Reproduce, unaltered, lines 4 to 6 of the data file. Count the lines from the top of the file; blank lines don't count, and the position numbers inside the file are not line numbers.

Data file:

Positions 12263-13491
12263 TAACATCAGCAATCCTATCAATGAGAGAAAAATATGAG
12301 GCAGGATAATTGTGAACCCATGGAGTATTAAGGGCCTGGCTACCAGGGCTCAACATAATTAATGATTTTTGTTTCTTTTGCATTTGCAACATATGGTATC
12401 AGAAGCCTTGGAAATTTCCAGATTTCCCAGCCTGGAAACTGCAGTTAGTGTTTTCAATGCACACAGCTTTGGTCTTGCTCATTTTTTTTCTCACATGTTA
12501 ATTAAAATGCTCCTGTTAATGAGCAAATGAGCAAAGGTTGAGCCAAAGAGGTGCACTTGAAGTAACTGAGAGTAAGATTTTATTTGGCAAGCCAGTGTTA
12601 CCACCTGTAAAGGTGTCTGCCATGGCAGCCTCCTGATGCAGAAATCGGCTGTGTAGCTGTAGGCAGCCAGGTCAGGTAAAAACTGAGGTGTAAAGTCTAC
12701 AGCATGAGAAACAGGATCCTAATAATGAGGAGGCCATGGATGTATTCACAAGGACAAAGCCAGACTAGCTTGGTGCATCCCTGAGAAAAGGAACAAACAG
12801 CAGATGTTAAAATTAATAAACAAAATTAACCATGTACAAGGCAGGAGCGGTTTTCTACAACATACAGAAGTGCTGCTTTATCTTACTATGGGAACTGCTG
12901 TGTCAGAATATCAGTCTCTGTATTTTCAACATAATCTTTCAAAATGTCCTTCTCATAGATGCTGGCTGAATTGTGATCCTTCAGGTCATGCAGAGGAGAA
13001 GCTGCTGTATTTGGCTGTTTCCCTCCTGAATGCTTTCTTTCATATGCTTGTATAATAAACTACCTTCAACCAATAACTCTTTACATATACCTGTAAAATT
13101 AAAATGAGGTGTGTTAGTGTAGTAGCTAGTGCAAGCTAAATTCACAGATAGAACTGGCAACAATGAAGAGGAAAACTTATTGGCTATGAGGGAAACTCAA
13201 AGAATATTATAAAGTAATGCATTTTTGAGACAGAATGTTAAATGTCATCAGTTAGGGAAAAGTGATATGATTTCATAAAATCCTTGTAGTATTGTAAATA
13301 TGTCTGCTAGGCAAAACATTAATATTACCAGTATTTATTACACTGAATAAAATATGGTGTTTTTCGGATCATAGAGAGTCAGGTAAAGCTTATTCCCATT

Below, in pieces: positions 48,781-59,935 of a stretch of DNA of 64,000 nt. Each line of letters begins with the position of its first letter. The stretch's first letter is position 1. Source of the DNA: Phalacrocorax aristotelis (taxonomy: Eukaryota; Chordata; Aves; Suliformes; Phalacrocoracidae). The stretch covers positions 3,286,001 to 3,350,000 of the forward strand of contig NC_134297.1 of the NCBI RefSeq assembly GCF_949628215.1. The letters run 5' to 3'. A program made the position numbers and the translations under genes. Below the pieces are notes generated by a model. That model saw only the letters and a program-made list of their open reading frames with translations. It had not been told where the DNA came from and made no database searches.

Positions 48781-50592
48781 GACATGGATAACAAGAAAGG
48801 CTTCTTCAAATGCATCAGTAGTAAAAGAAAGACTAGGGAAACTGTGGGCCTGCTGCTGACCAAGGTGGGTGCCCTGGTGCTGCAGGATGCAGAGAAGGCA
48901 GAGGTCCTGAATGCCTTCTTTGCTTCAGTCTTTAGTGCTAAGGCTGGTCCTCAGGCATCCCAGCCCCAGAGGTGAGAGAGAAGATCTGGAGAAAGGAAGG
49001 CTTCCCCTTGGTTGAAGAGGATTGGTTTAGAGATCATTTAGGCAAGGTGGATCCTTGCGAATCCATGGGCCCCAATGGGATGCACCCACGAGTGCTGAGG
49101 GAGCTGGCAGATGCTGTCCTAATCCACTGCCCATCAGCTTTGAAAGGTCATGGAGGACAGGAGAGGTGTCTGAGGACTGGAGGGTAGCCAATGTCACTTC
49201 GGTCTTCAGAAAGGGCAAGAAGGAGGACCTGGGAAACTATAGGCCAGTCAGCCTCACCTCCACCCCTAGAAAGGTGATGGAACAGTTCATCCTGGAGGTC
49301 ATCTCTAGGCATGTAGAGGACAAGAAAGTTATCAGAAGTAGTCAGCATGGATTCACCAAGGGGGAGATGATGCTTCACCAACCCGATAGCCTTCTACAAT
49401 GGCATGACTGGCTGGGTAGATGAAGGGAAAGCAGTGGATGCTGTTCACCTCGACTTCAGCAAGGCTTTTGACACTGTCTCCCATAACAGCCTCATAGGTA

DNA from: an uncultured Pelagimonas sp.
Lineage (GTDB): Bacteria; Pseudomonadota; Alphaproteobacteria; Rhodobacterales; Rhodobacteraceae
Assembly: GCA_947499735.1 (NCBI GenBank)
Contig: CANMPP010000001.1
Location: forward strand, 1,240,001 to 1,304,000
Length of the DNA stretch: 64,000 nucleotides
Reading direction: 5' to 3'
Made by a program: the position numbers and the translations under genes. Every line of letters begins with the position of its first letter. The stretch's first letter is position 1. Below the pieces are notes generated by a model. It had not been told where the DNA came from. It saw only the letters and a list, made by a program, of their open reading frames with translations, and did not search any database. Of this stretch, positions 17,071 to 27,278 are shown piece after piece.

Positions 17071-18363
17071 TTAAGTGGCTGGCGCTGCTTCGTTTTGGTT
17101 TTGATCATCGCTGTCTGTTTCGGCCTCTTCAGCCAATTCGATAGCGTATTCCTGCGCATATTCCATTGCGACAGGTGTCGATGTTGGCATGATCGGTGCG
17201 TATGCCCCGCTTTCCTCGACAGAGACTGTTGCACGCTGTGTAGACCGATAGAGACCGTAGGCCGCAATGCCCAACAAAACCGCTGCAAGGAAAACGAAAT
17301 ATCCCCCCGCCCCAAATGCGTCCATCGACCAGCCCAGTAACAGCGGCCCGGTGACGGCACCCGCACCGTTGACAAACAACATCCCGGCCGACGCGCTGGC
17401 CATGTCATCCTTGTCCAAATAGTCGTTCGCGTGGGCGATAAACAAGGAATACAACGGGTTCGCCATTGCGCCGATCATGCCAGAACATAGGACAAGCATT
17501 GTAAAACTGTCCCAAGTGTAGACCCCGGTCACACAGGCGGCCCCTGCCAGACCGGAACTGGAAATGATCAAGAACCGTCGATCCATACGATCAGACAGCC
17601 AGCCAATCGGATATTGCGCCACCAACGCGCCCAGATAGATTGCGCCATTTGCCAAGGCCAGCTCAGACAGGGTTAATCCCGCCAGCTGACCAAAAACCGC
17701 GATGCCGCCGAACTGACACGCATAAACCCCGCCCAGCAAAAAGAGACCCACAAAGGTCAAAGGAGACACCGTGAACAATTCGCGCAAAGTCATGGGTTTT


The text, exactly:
12401 AGAAGCCTTGGAAATTTCCAGATTTCCCAGCCTGGAAACTGCAGTTAGTGTTTTCAATGCACACAGCTTTGGTCTTGCTCATTTTTTTTCTCACATGTTA
12501 ATTAAAATGCTCCTGTTAATGAGCAAATGAGCAAAGGTTGAGCCAAAGAGGTGCACTTGAAGTAACTGAGAGTAAGATTTTATTTGGCAAGCCAGTGTTA
12601 CCACCTGTAAAGGTGTCTGCCATGGCAGCCTCCTGATGCAGAAATCGGCTGTGTAGCTGTAGGCAGCCAGGTCAGGTAAAAACTGAGGTGTAAAGTCTAC